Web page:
Haiti: Logistics of MSF?s Intervention

Laurent Dedieu is a logistics supervisor for Doctors Without Borders/Médecins Sans Frontières (MSF) projects in Haiti. Since the earthquake that hit Port-au-Prince on January 12, he has been in frequent contact with the teams on the ground and helping to organize the logistics of MSF’s response. Here he describes the logistical challenges the teams are dealing with right now.

What are the logistical problems the teams are dealing with today?

Pakistan 2005 © MSF

Above, MSF used an inflatable hospital in Pakistan in 2005 consisting of seven tents. The set-up in Port-au-Prince will include nine tents.

Right now we still are struggling to treat patents in very rough conditions. The biggest problem is not having medical structures where we can treat them. But we have been able to find an open space big enough for the inflatable hospital that should arrive tomorrow. So we will have a 100-bed hospital with surgical capacity operation before the end of next week.

What about other logistical factors required for surgery – water, electricity?

We have roughly a week’s worth of water in stock and we have generators for electricity. The hospital is coming fully logistically equipped, including sanitation, x-ray machines, everything. It's a kind of plug and play hospital.

But a big issue will be the supply of fuel. We cannot find any diesel fuel in the city. At the MSF projects I am in touch with, today we have roughly two to three days maximum of fuel in stock. So we need to start work on an emergency supply chain, either from Santo Domingo in the Dominican Republic, or from Miami, we don't know yet which will be the best way.

And how will the teams receive other supplies?

Today we have 20 international staff arriving in Port-au-Prince, tomorrow 15 more should arrive. Along with them, two full charter planes are coming with the hospital and medical supplies from our stocks in Bordeaux. This is our top priority. After that the priority is to establish a supply chain. Before the earthquake all the goods were available in Haiti, imported from the US. But those companies will not be able to establish a proper supply chain for weeks maybe, so we will have to organize our own.

We know the road from Santo Domingo is open. And we are assessing the possibility of using sea transport, but the problem is that the city’s port is damaged. So we may have to use one of the country’s other ports that are not damaged.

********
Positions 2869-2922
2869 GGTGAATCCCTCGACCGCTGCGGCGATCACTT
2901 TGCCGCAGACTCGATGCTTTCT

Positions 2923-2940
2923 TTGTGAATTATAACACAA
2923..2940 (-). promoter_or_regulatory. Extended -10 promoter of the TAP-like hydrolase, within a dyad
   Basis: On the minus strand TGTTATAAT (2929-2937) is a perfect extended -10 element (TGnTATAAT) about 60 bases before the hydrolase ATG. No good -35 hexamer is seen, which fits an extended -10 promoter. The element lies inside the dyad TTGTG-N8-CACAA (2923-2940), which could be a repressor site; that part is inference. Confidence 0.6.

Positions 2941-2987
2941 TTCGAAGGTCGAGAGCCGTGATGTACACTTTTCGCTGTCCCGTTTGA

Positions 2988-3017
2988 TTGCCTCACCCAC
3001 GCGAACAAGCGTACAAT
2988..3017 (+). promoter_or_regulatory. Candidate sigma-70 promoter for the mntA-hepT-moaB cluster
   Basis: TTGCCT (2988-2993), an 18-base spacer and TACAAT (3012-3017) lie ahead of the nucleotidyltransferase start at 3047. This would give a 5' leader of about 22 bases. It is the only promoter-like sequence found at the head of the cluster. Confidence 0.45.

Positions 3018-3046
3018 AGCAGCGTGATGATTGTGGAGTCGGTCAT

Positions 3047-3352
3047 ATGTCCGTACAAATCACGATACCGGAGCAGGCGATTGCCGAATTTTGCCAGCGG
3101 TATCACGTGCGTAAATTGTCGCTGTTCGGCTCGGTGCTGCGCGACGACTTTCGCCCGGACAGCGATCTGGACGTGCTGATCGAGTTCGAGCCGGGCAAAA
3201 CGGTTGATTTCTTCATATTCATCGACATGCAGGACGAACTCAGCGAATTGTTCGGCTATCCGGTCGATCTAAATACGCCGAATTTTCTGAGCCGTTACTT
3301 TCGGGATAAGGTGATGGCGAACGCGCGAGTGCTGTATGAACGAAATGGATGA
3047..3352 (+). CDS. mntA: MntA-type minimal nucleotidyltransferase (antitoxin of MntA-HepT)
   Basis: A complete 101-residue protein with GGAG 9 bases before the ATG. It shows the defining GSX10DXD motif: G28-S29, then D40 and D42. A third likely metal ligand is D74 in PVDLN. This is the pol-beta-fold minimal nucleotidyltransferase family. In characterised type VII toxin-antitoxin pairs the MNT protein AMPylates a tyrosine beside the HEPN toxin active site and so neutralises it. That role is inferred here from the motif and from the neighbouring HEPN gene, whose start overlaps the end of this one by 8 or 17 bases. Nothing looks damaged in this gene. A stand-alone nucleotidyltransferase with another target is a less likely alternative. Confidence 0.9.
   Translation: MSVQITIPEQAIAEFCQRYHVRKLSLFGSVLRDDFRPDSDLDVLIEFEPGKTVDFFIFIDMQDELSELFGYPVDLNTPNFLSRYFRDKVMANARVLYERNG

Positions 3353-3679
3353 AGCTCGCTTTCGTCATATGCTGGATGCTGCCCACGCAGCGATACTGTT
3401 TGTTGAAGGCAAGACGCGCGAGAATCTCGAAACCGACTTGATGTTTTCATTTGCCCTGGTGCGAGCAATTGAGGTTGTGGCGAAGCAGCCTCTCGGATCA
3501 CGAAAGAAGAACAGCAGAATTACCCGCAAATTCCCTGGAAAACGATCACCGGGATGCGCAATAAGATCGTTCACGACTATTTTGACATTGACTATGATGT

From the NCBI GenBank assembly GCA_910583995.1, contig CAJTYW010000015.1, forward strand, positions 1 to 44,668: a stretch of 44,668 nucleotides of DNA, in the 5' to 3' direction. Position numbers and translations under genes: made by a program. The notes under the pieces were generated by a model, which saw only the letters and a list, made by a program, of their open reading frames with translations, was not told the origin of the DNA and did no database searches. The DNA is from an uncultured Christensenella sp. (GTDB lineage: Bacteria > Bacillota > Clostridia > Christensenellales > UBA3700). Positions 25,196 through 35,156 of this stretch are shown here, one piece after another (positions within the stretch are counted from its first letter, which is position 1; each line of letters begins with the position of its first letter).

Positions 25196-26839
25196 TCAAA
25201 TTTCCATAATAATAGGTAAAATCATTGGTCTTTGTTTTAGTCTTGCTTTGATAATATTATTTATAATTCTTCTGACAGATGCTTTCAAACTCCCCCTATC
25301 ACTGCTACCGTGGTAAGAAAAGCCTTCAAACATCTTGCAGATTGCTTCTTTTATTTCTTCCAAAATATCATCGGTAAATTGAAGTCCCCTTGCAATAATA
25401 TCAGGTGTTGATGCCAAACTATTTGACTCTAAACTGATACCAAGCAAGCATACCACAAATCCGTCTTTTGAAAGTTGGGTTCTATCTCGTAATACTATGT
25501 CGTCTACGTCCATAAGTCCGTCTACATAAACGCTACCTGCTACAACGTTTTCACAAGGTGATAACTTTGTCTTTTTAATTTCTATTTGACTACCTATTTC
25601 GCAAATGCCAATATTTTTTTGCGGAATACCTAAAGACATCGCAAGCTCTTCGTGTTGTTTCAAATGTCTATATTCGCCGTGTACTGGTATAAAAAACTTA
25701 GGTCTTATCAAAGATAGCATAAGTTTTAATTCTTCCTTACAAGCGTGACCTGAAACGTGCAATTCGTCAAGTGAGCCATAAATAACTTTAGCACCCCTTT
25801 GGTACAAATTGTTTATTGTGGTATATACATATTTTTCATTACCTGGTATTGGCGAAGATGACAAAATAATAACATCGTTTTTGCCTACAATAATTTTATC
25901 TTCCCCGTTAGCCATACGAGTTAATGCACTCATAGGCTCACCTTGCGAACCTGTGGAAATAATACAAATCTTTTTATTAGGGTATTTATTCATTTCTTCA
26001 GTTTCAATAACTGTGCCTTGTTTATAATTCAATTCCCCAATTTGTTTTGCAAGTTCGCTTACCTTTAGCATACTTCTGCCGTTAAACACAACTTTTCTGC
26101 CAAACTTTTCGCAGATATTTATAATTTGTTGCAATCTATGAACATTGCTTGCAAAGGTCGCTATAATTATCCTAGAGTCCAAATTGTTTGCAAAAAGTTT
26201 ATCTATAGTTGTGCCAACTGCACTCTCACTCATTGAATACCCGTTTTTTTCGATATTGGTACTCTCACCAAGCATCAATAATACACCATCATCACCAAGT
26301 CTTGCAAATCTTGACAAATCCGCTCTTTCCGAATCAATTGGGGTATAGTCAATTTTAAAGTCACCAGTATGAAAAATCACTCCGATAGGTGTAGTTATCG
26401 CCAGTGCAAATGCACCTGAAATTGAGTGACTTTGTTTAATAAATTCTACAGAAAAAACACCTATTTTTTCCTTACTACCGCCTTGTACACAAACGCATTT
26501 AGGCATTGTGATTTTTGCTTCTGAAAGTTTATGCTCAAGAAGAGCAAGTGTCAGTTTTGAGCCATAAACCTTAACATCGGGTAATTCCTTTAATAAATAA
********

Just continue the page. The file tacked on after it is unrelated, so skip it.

Are there still a lot of problems with air transport?

Air transport is still very difficult. The main issue is the limited capacity of the Port-au-Prince airport. It cannot admit more than certain number of planes on the ground at one time and landings have to stop when that number is reached, and if some planes stay on the ground longer than expected, you have delays. Because of damage and lack of lighting, the airport does not have landings at night, so you have half as many hours as normal to arrive. I don't know when that will be resolved. It means you have to spend a lot of time contacting the authorities, pushing people to allow our plane to land.

With such a huge need for food and water in Port-au-Prince, will MSF be addressing these needs?

Basically you have 3 million people with no more access to food, water, or sanitation. It's a huge challenge and while we cannot help the whole city, it is likely that MSF will be able to address part of this problem. We are not providing water right now, but when we do, we will need to establish some water sources that are accessible and not contaminated. As a second step we will need to think about other strategies, perhaps drilling boreholes or water treatment - maybe treating salt water since it is by the ocean.

Have MSF teams run into any security issues so far?

No, but the population there is still very nervous and a lot of rumors have been flying about a second earthquake and rising sea levels. It could create some kind of panic. There is also tension about the lack of food and water. We have standard MSF security rules – identifying ourselves; limiting movements after dark; limiting where we go; no guns in the medical facilities, of course; and close follow-up with the community. And the high quality of our interventions also provide a measure of security.